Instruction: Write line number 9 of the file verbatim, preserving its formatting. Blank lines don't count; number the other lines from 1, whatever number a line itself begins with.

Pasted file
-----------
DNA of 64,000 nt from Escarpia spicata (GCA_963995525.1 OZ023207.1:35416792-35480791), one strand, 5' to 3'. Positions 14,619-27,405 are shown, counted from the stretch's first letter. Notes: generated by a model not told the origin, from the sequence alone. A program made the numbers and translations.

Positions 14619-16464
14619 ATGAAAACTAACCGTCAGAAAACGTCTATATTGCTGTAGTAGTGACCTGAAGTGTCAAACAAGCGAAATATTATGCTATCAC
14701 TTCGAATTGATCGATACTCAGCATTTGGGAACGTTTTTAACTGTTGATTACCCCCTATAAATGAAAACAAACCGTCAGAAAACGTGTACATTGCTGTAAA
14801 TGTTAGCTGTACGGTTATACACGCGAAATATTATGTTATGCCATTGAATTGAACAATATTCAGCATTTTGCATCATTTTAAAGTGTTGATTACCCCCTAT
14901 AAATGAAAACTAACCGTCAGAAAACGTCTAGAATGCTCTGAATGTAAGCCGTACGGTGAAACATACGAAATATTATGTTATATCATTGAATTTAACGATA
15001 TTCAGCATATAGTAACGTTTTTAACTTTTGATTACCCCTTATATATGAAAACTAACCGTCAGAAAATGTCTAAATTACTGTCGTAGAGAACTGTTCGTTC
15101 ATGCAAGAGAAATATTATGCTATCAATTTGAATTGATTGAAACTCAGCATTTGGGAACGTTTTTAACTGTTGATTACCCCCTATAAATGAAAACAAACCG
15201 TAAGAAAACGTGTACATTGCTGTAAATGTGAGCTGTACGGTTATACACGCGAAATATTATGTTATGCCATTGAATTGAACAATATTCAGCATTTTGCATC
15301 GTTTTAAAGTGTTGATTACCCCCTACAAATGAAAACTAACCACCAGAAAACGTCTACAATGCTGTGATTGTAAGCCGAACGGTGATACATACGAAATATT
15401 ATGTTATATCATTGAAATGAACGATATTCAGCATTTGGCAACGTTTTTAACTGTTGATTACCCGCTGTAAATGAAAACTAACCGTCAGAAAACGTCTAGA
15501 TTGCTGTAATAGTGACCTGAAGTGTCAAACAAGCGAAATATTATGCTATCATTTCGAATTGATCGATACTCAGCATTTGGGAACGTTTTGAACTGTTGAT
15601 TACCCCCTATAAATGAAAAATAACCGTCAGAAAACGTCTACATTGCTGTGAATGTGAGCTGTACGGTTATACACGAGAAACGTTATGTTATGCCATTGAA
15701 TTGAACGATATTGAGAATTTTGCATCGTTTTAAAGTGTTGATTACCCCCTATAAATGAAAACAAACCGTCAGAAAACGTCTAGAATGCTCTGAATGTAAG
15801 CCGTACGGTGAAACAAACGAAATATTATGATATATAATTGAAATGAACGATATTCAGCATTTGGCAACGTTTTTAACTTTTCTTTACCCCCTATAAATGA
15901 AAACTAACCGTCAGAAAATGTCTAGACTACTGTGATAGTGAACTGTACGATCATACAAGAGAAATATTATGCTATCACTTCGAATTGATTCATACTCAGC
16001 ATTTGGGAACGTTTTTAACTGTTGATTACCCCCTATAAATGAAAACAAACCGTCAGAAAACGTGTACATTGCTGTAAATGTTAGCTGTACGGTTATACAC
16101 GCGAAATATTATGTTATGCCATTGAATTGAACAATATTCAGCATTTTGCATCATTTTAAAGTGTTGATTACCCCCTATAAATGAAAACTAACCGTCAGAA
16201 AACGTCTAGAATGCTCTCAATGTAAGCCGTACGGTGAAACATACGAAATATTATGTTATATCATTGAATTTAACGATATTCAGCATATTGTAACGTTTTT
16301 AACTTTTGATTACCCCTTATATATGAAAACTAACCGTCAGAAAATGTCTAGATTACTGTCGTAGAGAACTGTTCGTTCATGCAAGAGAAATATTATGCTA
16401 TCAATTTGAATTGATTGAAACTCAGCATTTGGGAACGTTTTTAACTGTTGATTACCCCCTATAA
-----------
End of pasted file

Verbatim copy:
15201 TAAGAAAACGTGTACATTGCTGTAAATGTGAGCTGTACGGTTATACACGCGAAATATTATGTTATGCCATTGAATTGAACAATATTCAGCATTTTGCATC